• a physical examination that measures how well your brain and nerves are working - this includes your speech and what your balance is like
  • blood tests
  • urine tests
  • a tummy (abdominal) ultrasound
  • a chest x- ray
  • an MRI scan
  • tests which measure the effect of LCH on your brain and attention (neuropsychological testing)
  • heart trace (ECG)
  • heart scan (echocardiogram)
  • Bone marrow test

How often you go to the hospital for treatment and what kind of tests you have during this time depends on your treatment group. Your doctor will let you know what to expect.

Some of the more intensive treatments mean you stay in hospital as an inpatient. You usually stay in hospital for over a month if you are having a stem cell transplant. 

You see your doctors and other members of the trial team regularly while taking part.

Whichever group you join, when you finish the trial treatment, you see the trial team again, as part of the long term follow up. This is explained in the trial as it’s own group, group 7.

You see the team or have some tests:

  • at least every 3 months during the first 12 months
  • at least every 6 months after 1 year for 5 years

You might be seen once a year after 5 years. You and your doctor will talk about your follow up together after 5 years.

At some follow up visits, you might have:

  • a physical examination - including your height, weight and to see if you have gone through puberty
  • blood tests
  • urine tests
  • hearing tests (audiology)
  • an MRI scan, CT scan or ultrasound scan
  • lung function tests
  • a dental examination
  • tests which measure the your brain and attention (neuropsychological testing)

Side effects

The possible side effects depend on the treatment you have.

Group 1

Possible side effects of prednisolone include:

  • irritation of the stomach lining
  • increased appetite and weight gain
  • a skin problem (acne)
  • increased risk of infection
  • behaviour changes and mood swings
  • damage to your bone
  • changes in blood sugar levels - this usually goes back to normal after treatment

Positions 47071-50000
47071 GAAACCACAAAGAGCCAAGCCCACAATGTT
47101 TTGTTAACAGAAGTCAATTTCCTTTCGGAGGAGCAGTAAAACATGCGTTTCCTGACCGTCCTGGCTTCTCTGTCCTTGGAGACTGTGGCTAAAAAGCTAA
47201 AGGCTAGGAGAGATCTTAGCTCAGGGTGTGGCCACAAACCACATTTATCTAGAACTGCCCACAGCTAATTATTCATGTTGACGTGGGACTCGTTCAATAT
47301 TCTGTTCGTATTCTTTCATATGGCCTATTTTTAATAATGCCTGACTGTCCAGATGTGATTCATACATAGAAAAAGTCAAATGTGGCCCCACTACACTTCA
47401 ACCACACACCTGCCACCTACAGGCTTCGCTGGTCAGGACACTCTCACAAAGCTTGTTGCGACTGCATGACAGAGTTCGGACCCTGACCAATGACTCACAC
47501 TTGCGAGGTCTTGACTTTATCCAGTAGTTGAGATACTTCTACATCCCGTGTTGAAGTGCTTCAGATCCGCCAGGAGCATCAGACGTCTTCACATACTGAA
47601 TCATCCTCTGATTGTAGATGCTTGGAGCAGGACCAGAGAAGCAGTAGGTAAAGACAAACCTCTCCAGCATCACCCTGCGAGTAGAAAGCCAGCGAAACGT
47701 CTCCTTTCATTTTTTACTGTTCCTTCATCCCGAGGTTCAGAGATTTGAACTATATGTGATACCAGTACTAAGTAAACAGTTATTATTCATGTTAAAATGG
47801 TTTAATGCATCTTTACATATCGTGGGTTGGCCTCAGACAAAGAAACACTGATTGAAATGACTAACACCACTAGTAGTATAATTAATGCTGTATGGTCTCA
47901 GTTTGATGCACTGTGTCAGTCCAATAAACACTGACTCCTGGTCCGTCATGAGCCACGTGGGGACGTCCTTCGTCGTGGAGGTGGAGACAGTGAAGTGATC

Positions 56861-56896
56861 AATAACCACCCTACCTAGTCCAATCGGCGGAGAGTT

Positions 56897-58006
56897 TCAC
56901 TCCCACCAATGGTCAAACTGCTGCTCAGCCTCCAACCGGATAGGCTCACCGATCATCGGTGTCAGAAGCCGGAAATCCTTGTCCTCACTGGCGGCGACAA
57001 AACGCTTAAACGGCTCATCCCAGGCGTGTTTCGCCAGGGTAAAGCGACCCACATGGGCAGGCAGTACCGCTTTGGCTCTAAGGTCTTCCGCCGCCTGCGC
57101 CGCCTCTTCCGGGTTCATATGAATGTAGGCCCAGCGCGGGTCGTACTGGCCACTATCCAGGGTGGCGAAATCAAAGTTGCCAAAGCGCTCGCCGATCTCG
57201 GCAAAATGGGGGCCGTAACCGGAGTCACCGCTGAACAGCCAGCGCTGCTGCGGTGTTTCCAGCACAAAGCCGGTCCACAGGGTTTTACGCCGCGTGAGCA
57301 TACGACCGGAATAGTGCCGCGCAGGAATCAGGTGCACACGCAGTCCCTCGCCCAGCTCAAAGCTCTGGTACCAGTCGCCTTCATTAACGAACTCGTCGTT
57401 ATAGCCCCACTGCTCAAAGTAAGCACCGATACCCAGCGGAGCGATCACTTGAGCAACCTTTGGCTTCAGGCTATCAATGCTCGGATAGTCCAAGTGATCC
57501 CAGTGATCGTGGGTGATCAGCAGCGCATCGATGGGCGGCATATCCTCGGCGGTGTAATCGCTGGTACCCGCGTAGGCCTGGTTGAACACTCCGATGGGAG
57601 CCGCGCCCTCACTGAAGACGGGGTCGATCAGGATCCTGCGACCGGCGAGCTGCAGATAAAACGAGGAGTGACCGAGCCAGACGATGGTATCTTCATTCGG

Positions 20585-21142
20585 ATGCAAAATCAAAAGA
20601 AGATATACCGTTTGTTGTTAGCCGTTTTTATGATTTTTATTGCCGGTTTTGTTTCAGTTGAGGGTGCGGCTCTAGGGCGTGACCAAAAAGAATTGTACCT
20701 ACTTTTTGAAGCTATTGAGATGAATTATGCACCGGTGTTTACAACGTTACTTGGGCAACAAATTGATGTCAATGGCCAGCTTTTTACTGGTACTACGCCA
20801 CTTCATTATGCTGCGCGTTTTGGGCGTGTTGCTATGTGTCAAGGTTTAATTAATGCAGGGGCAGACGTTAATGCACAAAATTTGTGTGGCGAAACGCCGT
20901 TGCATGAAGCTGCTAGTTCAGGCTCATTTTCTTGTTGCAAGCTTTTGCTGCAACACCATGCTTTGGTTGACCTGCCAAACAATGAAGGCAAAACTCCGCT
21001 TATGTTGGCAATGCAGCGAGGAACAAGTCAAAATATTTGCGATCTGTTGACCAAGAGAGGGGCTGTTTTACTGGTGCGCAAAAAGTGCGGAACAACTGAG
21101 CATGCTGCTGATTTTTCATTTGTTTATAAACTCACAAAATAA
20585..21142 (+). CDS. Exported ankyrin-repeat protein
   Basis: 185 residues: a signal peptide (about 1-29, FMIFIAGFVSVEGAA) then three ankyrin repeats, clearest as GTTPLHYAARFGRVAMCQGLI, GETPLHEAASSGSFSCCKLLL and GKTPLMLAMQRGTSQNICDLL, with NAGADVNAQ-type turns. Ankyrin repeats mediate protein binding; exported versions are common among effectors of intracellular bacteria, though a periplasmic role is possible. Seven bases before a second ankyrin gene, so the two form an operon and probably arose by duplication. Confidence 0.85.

• increase in blood pressure – this usually goes back to normal after treatment

Possible side effects of vinblastine include:

Possible side effects of mercaptopurine include:

  • a drop in blood cells causing an increased risk of infection, bleeding problems, tiredness and breathlessness

Rare but serious side effects of mercaptopurine include:

  • a second cancer, some time after treatment
  • liver damage

Chemotherapy might affect your ability to have children (fertility). Your doctor will talk with you about options to try to help preserve fertility for the future.

Other groups

We have more general information about the short and long term side effects of chemotherapy.

The intensive chemotherapy and supportive medicines you might have with a stem cell transplant can have serious side effects.

These might include:

  • a drop in blood cells causing an increased risk of infection, bleeding problems, tiredness and breathlessness. Infections may be life threatening
  • a sore mouth
  • difficulty eating and drinking
  • fever and chills
  • diarrhoea
  • skin problems

Your doctor will give you more detailed information depending on what treatment you have.

The trial team will monitor you during the time you have treatment and you will have a phone number to call them if you are worried about anything.


Newcastle upon Tyne

Recruitment start:

Recruitment end:

How to join a clinical trial

Please note: In order to join a trial you will need to discuss it with your doctor, unless otherwise specified.

Please note - unless we state otherwise in the summary, you need to talk to your doctor about joining a trial.

Chief Investigator

Dr Johannes Visser

Supported by

Cancer Research UK
University of Birmingham

Other information

This is Cancer Research UK trial number CRUK/11/039

Freephone 0808 800 4040

Last review date

CRUK internal database number:


Please note - unless we state otherwise in the summary, you need to talk to your doctor about joining a trial.

Rhys was only four years old when he was diagnosed with a brain tumour

A picture of Rhys

"He went through six operations and was placed on a clinical trial so he could try new treatments.”

Last reviewed: